By the Reverend J. Herbert Nelson, II
“I was hungry and you gave me food.” (Matthew 25:35a)
We engage the SNAP/Food Stamp Challenge as Presbyterians to claim the biblical truth that God has given us enough. Our waste and greed is the source of scarcity for many in our nation and world. More importantly, our neighbors’ plight is connected to our willingness to love our brothers, sisters, and their children enough to become advocates for food justice. I encourage congregational leaders and members to join in with Stated Clerk Gradye Parsons, Moderator Neal Presa, and Executive Director Linda Valentine by raising a consciousness in your own community through participating in the SNAP/Food Stamp Challenge at whatever level is possible for you and your community.
Feeding the Hungry is a Faith Value
The SNAP/Food Stamp Challenge is an opportunity to stress the importance of our biblical mandate as Christians to ensure that hungry people of the world, including those in our own nation, are foremost in our thoughts, our ministry, and our advocacy. Today, we are failing God in our efforts to feed hungry people. Around the globe, 870 million people suffer from chronic hunger, which means they do not have enough food to eat to lead active healthy lives.i At home in the United States, 14.5 percent of households are “food insecure.” In other words, they have trouble putting food on the table.ii Indeed, with 12 percent of the world’s population facing chronic hunger and 15 percent of the U.S. population living in poverty,iii we are indeed failing our biblical mandate to feed the hungry and care for the “least of these.” (Matthew 25:40).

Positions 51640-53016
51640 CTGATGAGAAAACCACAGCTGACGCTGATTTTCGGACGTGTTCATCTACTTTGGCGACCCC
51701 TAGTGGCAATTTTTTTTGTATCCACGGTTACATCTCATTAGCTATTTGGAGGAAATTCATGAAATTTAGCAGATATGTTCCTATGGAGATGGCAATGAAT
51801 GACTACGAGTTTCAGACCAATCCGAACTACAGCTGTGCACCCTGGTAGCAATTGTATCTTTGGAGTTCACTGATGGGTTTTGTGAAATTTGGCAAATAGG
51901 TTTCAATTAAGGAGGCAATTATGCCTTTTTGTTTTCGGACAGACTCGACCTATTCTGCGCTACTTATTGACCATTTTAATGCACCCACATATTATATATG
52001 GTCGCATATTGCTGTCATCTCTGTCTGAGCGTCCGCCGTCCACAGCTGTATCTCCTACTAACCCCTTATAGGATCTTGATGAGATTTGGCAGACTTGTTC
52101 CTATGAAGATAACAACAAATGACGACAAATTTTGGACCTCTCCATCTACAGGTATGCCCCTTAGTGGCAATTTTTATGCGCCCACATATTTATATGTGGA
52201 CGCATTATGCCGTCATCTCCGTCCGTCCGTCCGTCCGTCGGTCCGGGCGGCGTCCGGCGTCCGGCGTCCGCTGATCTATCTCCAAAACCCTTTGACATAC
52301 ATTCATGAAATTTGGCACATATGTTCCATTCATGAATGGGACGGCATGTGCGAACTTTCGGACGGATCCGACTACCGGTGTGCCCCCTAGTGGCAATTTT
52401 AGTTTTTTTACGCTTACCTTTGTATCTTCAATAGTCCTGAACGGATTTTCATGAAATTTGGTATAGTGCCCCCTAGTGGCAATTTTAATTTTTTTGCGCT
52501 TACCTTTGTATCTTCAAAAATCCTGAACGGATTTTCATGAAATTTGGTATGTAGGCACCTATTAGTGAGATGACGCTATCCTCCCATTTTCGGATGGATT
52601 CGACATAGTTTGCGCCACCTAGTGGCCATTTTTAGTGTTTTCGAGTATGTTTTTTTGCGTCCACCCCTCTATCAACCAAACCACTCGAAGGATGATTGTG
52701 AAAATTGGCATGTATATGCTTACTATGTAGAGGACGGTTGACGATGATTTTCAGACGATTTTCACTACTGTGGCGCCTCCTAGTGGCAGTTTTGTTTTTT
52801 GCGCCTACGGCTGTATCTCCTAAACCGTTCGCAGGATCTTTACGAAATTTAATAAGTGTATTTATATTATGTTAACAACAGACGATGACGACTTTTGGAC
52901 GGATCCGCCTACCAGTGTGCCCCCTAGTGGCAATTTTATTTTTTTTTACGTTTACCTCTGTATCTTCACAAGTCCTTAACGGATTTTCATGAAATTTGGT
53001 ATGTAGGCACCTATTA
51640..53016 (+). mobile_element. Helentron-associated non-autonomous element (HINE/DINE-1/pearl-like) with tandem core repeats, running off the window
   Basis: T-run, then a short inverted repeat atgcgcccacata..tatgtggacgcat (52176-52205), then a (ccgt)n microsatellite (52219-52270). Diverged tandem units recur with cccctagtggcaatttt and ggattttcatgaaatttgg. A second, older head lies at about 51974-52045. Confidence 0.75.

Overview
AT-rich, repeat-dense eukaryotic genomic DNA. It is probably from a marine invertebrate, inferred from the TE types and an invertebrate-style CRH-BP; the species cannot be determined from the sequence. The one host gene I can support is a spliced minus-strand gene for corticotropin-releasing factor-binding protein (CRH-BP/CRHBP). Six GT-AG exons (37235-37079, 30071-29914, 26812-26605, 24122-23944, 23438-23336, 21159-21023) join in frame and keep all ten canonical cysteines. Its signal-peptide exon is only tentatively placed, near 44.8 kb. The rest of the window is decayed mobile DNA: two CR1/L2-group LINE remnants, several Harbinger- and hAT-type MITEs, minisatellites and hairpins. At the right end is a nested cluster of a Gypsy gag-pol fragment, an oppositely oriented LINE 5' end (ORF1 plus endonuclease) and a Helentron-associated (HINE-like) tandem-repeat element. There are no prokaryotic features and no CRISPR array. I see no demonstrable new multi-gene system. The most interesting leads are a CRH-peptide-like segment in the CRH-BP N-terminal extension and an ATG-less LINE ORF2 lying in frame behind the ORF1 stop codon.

Our covenant relationship with one another as human beings requires us to care for one another. Indeed, as Jesus explains, we are each called to feed the hungry, give drink to the thirsty, welcome the stranger, clothe the naked, care for the sick, and visit those who are in prison (Matthew 25:35-36). This is a feature of our covenant lives together. But these commandments are not only personal commandments. They are a calling to us as a society. The specific call to provide food for the hungry, which is recorded through the scriptures, is a symbol of both faithful responsibility to God and love for our neighbors.
The Biblical Call to the Church and the Nation
A Nation Plans Ahead for Times of Want. In Genesis 41, we read the story of Egypt setting aside food in the seven “fat” years in order to prepare for the seven “lean” years and the possibility of a famine. Not only does this story describe God’s call to a nation to feed the hungry, but is perhaps the earliest evidence of a nationwide food policy where a surplus is built up and contributed to in times of plenty in order to spend it down in times of want. (Genesis 41:28-57)
A Communal Commitment to Direct Food Aid. Likewise, in Leviticus 19:9, landowning Israelites are instructed to leave the harvest at the edges of their fields as well as the gleanings, so that those who are in need might collect what remains, thereby ensuring adequate food for those who were in need. This was not an individual act of charity, but rather a communal commitment to the common good and a requirement that those who owned land (i.e. wealthy) would contribute to the good of those who were less fortunate. We read in the Book of Ruth how this system worked in practice. Ruth and Naomi had no food and no means of earning a living, as they had no male relative to provide for them, so Ruth went to Boaz’s field to glean enough food for Naomi and herself. This system made it possible for poor and destitute families to put food on the table.